only’be eliminated by utilizing a ?eet of crane barges.
Keeping these barges effective-in the surface'currents
such as the six mile per hour current in the. Yucatan
Straits would be a very difficult assignment. 'Addi-‘
tionally, large bending forces would be‘ developed due.
to the pipe conforming to the unknown roughness of the."
like reference numerals indicate like parts:
‘FIGURE. 1- isv a ‘cross-sectional view illustrating a
pipeline suspended at an‘ intermediate level and crossing
7‘ a deep body of water;
'FIGURE 2 vis a sectional view taken at right angles
to FIGURE -1 and showing three ‘different positions of‘ '
bottom. In manyvv cases sharp ‘cliffs are present in deep 35 the pipelineunder three different current conditions; and
FIGURE 3v is a- perspectiveview of the‘ pipeline and
water which are hard to ‘detect and'avoid. ' Long spans
anchoring system.
of pipe,‘ over ‘the sharp depressions could cause su?icie'nt
forces to kink the pipe, with possible rupturing occurring."
The pipeline indicated generally at 10 ,(is made up of’
Another'factor to consider in'deep‘water is high oscil-'
a plurality of-"sections'; someof which are shown at '11,?
lating forces near ‘the bottom. These forces place high 40 12, 13 and 14. Each section‘of the pipeline is fabricated ‘1
strains on the ‘pipe especially when rigi'dzpipe spans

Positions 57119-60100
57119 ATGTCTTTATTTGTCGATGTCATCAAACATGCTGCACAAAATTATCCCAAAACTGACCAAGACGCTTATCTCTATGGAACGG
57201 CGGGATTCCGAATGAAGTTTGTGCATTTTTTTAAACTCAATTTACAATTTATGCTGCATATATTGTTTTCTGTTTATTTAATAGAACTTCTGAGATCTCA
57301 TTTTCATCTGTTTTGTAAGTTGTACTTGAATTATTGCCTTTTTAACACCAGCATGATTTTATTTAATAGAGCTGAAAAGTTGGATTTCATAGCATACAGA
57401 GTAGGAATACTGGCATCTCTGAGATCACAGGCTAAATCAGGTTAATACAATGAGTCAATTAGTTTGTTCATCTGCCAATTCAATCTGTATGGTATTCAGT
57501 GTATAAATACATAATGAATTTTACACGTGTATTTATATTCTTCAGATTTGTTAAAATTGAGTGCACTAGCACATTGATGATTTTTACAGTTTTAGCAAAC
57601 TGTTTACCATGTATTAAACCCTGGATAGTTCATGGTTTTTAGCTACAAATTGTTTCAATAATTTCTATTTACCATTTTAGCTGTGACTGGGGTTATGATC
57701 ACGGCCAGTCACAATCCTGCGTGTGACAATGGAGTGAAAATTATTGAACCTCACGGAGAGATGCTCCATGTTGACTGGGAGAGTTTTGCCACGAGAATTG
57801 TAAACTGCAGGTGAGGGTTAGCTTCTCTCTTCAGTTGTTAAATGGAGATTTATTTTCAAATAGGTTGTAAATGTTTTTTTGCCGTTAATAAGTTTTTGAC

in the conventionalmanner by welding together short
sections‘ of the bottom and is anchored at each' end by
silt. ‘In the event of sudden rough water vgreat di?i
lengths of pipe.
‘At periodic intervals .the ‘sections of the pipeline 10
culty would be experienced inreleasing and later reclaim—
are connected together by ?exible connectors 15. These
ing a pipeline. ‘Picking a pipe o? of the bottom of 45 connectors permit thesections of pipe to bend relative: 6,700 ft. of water without ‘kinking it would be an expen
to each other ‘and move with the-variable currents which
sive time-consuming job, if even‘possible.
' ‘
are keeps
the stressThe
in- the provided
pipe at“
It is an object of this invention to provide a pipeline
for crossing deep bodies of water.
,i ' >
safe levels. Tht-?exiblev connections permit the laying
Another object provide a pipeline which is below’ 50 or‘ taking up of the pipe without over-bending and stress- ' .
the level of the surface but which‘ is above bottom where
ing the metallic rigid pipe sections and permit the han—' uncontrollable .scouring,_spans, sharp bends and‘, high, * dling ‘of ‘long lengths at great depths. The number of
?exible connectors 15 employed will preferably be‘ kept
oscillating'forces can occur.
to a minimum, but’ as many as necessary to give a line
Another object is to provide a pipeline for deep water
which is maintained at a uniform controlled depth that’ 55 the desired ?exibility maybe emp10yed_ . .:. ,.
The‘pipeline‘ 10' ' compartmented byla plurality of
will ?t the crushing strength of the pipe wall. 7
Another object is to provide a pipeline having ?exible - check valves-‘16 which control ?ow through the'pipeline
and ‘are preferably spaced along its entire length. These
connections at spaced points to allow the pipeline‘ to_